Mortality in Early-Onset AF and Rare Variants in Cardiomyopathy and Arrhythmia Genes

Quick Takes

  • In this cohort study of 1,293 participants diagnosed with AF before 66 years of age, time to death was significantly associated with a disease-associated variant, age at AF diagnosis, and the interaction between age at AF diagnosis and variant status.
  • Genetic testing may provide important prognostic information for patients with early-onset AF.

Study Questions:

In patients with early-onset atrial fibrillation (AF), are rare variants in cardiomyopathy and arrhythmia genes associated with increased all-cause mortality?


Data on patients who underwent whole-genome sequencing and had AF diagnosed before age 66 years of age were analyzed. The primary outcome was time to death and was adjudicated from medical records and the National Death Index. The main analysis involved multivariable Cox proportional hazards regression.


Among 1,293 participants (median age 56 years), pathogenic or likely pathogenic variants were identified in 131 (10%). During a follow-up of 9.9 years, 219 participants (17%) died. There were 73 cardiomyopathy-related deaths, 40 sudden deaths, and 10 stroke-related deaths. Disease-associated variants were associated with 1.5-fold increased risk of all-cause mortality in multivariable modeling. This interaction was especially strong when AF was diagnosed at a younger age. Higher body mass index and lower left ventricular ejection fraction were also associated with higher mortality risk. Mortality among patients with the most prevalent genes with disease-associated variants was 26% for TTN, 33% for MYH7, 22% for LMNA, and 0% for each MYH6 and KCNQ1.


The findings suggest that among patients with early-onset AF, the presence of a disease-associated rare variant for an inherited cardiomyopathy or arrhythmia syndrome may be associated with an increased risk of mortality.


AF is associated with increased risk of stroke and mortality, especially in older populations. The association between AF and higher risk of mortality in younger patients has also been reported. Early-onset AF may be the first sign of a more serious underlying disease, including cardiomyopathy, especially given the possibility that atrial myopathy may be present in some of these individuals. The current study shows a 1.5-fold increase in all-cause mortality among patients with pathogenic or likely pathogenic mutations. The mortality rate in patients with preserved left ventricular function and a disease-associated variant was very high—18% during mean follow-up of 10 years. The results of this study suggest that genetic testing may identify patients with a subtype of early-onset AF who are at higher risk of mortality, with relative risk of mortality being higher when AF is diagnosed at a younger age and when patients have variants in cardiomyopathy-related genes. Future endeavors will be required to assess whether genetic testing in the early-onset AF population will result in a reduction in mortality.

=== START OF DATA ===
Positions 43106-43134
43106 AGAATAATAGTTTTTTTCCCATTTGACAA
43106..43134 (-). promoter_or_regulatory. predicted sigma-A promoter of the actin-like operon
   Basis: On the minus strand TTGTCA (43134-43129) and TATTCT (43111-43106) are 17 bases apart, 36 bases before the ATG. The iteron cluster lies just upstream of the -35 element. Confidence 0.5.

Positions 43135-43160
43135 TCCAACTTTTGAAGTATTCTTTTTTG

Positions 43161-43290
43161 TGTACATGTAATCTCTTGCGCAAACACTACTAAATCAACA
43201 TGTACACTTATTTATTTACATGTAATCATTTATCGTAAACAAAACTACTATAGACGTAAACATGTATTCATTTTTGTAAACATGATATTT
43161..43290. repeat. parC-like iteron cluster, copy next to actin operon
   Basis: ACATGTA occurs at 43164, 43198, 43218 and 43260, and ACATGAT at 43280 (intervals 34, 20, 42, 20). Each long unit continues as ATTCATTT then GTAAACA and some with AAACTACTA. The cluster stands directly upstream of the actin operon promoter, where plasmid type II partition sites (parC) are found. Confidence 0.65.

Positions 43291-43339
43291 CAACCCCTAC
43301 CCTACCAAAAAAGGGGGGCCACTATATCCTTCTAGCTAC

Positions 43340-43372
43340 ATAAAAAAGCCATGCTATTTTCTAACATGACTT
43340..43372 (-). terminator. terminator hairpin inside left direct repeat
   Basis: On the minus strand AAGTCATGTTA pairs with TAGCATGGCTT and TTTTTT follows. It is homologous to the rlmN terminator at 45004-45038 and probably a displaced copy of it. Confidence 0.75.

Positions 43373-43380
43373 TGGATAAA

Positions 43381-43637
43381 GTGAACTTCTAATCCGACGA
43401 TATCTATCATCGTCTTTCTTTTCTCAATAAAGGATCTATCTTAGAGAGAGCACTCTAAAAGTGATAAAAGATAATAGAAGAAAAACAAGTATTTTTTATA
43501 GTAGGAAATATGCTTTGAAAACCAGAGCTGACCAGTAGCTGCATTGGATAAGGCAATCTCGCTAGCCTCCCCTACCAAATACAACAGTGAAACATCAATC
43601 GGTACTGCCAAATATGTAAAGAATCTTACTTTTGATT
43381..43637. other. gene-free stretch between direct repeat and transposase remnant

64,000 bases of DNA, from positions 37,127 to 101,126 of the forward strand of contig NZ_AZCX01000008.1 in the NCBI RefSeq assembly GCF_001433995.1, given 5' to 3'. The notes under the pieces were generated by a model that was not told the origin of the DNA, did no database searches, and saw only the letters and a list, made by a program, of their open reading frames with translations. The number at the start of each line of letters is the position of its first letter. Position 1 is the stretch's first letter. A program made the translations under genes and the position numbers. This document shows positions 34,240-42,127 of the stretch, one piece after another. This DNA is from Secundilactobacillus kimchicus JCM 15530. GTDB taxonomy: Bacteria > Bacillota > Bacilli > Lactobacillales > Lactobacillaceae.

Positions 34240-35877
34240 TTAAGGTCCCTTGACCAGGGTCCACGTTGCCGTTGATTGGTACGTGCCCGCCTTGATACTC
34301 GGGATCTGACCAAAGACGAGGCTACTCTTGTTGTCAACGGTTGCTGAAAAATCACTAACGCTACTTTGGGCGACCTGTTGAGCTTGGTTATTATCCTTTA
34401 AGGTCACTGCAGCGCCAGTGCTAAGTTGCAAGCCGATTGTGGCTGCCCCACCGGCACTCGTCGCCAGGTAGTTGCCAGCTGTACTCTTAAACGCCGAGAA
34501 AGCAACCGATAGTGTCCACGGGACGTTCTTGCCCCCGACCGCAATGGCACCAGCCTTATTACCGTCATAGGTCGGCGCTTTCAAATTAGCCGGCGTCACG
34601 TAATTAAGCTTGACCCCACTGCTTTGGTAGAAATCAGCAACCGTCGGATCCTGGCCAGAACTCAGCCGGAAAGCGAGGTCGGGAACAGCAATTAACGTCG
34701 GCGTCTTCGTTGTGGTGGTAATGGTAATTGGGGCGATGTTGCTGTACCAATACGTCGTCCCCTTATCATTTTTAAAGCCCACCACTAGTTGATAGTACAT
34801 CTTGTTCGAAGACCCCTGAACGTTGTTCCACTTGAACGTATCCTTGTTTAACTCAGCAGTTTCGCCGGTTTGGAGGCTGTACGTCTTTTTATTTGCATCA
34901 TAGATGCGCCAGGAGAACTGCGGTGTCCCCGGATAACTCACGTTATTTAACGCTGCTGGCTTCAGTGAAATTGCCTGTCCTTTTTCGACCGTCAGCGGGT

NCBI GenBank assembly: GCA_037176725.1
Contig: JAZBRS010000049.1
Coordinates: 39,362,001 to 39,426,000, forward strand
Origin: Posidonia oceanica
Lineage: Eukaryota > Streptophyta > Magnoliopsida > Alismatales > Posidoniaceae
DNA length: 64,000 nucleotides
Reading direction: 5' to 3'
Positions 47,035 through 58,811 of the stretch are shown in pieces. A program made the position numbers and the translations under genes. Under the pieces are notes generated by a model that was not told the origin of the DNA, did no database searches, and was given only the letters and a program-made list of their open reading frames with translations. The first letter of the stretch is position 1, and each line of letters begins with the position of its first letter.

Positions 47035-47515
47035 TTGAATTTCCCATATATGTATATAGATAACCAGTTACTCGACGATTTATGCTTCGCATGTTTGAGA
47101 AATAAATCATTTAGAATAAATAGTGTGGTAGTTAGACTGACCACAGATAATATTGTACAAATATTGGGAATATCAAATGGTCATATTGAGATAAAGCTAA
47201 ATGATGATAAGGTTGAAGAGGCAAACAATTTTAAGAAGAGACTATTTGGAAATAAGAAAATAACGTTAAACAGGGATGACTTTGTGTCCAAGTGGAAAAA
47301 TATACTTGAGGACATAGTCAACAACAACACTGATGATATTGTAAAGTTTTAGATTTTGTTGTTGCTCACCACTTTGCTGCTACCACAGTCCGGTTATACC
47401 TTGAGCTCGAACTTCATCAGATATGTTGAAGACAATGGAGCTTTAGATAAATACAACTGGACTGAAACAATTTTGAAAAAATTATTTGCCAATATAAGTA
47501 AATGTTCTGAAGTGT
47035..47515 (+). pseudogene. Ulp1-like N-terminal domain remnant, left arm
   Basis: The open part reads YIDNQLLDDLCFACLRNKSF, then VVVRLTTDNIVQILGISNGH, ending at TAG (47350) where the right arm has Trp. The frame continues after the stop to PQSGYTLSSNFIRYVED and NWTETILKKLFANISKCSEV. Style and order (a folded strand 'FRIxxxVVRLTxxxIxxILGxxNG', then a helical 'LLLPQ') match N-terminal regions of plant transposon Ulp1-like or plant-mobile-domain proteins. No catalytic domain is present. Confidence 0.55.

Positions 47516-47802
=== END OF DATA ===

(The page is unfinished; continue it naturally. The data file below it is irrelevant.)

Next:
Clinical Topics: Arrhythmias and Clinical EP, Dyslipidemia, Heart Failure and Cardiomyopathies, Prevention, Implantable Devices, EP Basic Science, Genetic Arrhythmic Conditions, SCD/Ventricular Arrhythmias, Atrial Fibrillation/Supraventricular Arrhythmias, Lipid Metabolism, Acute Heart Failure

Keywords: Arrhythmias, Cardiac, Atrial Fibrillation, Body Mass Index, Cardiomyopathies, Death, Sudden, Genetic Predisposition to Disease, Genetic Testing, Genetic Variation, Heart Failure, KCNQ1 Potassium Channel, Mutation, Risk, Secondary Prevention, Stroke, Stroke Volume, Ventricular Function, Left, Vascular Diseases

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